Rogue Legacy is an interesting basket. On one hand, you have this incredibly difficult title that is a love child of Dark Souls and Ghosts n' Goblins that will bring you to the point of a stroke. The other hand, it is a beautifully melded title that takes what we love most about RPG's, and adds its own spice of humor to it. Needless to say, I love/hate/adore/despise this title.

After its current release last week on the Playstation Store I have been playing it almost non stop, and plowing through my family tree like a bag of potato chips. My most recent spawn, which is a Barbarian Queen with A.D.H.D and I.B.S (Yes, those are real traits in the game) is the 100th or 1,000th iteration of my ancestor who must rid the castle of... Oh poop, I died.

With each child you control, you carry forward all of the loot and armor your parent had. Say for instance, my Lich had $4,000 gold. Her child will now have that money to use towards armor, runes, or building up the families skill tree. The traits range from unlocking new people in your town (Smithy, Enchantress, and the Architect), boosting you traits, and even unlocking new classes.

The game contains some pretty unique classes, and each one has advance classes you can unlock from there. The Knight becomes a Paladin, which has the ability to use a shield. The Barbarian turns into a King/Queen, and has the ability to do a knock back Shout a la Skyrim. Mage turns into an Archmage, which gains the ability to scroll through three separate spells. The Knave turns into an Assassin, in which you can go into mist form and avoid attacks. The Shinobi, Lich, Miner, and Spellthief require further advancement in your skill tree to unlock.

My next family member is a balding Hokage (upgraded Shinobi) with dwarfism, and I must vanquish the monsters from..... Dammit! Red flying hemorrhoid piece of...

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Well, this isn't annoying...

The traits in the game are pure genius, and at times can be annoying. The worst one is Vertigo, which turns the game upside down and proves to be completely annoying. I end up sacrificing those children if I accidentally select them. Others, like O.C.D. and Clumsy, can prove to be beneficial. O.C.D. regains MP for every item you destroy, and being Clumsy means your character destroys items just by walking into them. Others, like Hypochondria and The One, are just pure enjoyment. Choosing The One lets you see the true castle, which is similar to Tron, and being a Hypochondriac shows exaggerated damage (2565!) over the characters head.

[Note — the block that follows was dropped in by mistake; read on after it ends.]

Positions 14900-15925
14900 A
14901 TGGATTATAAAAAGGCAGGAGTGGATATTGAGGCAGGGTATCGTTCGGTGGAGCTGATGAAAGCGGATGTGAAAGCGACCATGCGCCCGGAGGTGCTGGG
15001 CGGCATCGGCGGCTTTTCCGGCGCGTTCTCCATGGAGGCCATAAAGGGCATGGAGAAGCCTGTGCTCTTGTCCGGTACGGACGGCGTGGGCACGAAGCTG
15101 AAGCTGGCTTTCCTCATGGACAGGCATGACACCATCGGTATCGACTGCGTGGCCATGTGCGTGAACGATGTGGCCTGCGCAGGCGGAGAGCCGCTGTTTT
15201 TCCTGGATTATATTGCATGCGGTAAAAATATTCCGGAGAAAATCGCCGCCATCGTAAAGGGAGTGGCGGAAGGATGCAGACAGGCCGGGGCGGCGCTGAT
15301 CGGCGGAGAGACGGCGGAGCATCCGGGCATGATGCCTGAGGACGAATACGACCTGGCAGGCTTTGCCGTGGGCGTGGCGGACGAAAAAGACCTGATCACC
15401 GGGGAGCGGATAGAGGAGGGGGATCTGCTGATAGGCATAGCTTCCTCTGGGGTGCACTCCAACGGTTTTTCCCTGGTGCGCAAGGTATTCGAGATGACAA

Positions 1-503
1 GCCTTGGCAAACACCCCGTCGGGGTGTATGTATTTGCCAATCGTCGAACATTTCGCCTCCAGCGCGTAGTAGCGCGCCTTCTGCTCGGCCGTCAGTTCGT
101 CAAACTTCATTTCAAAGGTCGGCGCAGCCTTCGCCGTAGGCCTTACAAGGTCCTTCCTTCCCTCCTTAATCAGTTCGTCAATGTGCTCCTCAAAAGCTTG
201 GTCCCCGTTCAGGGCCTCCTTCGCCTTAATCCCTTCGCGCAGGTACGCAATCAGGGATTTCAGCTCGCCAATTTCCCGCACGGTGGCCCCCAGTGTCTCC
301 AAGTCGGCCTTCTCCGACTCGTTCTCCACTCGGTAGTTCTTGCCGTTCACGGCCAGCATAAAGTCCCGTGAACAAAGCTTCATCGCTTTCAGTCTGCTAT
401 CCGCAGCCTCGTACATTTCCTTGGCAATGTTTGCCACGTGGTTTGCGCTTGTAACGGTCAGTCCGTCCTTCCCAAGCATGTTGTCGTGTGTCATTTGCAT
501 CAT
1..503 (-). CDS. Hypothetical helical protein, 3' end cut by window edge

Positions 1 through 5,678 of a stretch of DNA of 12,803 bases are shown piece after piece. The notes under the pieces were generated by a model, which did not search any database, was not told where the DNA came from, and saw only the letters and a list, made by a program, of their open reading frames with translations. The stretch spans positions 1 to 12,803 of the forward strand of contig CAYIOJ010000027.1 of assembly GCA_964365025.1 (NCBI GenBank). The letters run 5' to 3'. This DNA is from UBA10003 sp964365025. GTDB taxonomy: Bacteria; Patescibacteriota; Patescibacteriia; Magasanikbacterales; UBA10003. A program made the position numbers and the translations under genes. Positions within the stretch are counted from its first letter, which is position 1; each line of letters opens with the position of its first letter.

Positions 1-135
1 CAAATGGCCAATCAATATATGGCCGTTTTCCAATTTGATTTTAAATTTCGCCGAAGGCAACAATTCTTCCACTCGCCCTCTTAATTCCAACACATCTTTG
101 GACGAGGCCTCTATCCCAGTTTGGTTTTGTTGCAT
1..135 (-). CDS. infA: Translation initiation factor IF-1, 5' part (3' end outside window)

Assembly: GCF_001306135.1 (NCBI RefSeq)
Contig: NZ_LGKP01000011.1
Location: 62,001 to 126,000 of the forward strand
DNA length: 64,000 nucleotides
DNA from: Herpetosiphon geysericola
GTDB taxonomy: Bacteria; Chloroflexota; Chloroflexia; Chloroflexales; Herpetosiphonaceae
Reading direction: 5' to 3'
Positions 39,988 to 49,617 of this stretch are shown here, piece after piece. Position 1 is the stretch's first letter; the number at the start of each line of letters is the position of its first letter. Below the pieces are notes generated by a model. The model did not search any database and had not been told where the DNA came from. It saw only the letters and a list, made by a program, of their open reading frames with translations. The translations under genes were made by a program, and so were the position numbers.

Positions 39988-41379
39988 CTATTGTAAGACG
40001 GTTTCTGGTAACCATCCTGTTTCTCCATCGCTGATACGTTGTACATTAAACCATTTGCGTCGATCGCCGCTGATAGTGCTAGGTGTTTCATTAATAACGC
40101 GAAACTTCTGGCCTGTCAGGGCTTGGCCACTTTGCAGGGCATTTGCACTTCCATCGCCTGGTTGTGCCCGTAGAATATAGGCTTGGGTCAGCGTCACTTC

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During your journey(s) through the castle, you come across a multitude of treasure chests. Some of them carry masses of gold, while others carry blueprints for new armor and weapons. If you do come across new blue prints, the Smithy can start crafting them. New armor and weapons are incredibly helpful, which I am sure you knew. Some of the pieces have certain traits, like gaining health from each kill or increasing you crit%.

The humble beginnings of a long, grueling grind fest.

The Enchantress gives you the ability to equip runes to your armor and weapons. Runes, which can be acquired after completing certain trials, give your character added traits. You can use certain runes to double jump, dash, increase the amount of gold acquired, and even increase the difficulty of enemies (if you are completely insane).

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The Architect has an interesting role in the game, and was one that I relied on a lot in the beginning. His sole purpose is to lock down the layout of the castle, so you can continue your journey without needing to explore the whole damn thing over again. He was only useful for me when I am fighting a boss, and didn't feel like running aimlessly through the castle all over again. His only downside is cutting the amount of gold you get from enemies and chests, dropping the amount by 30%. A small price to pay when you are incredibly frustrated, and on the verge of pulling your hair out.

The game has four main areas; The Castle, The Forest, The Tower, and The Land of Darkness. While at the beginning it s unclear which area you need to go next, I have found through trial and error (as well as journal entries) that this pattern is the best and "easiest" way to go. Each of these areas also have boss battles a in them, and require you to kill them before moving on to the final boss.

The first boss you come across, Khidr, is a giant eyeball that fires a multitude of projectiles at you. The boss battle, which requires a lot of jumping and dodging, reminded me a lot of boss battles from vertical shooters, in which he is a stationary enemy and you have to move around him. I died roughly 5-7 times trying to fight him, which is about a fraction of the deaths I suffered just to get there.

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Just die already...

At the time of this review, I am currently at the fourth boss and trying to destroy him. I have died roughly 700+ times, and still find the damn game a blast. My ending impression of this game is nothing but positive. I recomend it fully for those who love games like Dark Souls, Castlevania, and Ghosts n' Goblins. The game is rage inducing, and incredibly rewarding at the same time, and is one that is definitely worth the $16 I paid for it. I played mostly on the Vita (which works incredibly well), and some on PS4 (which was also really smooth).

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Like usual, here is a little taste of the awesome soundtrack. Here is my favorite, solely for the title alone. Ladies and gentlemen, I give you Pistol Shrimp: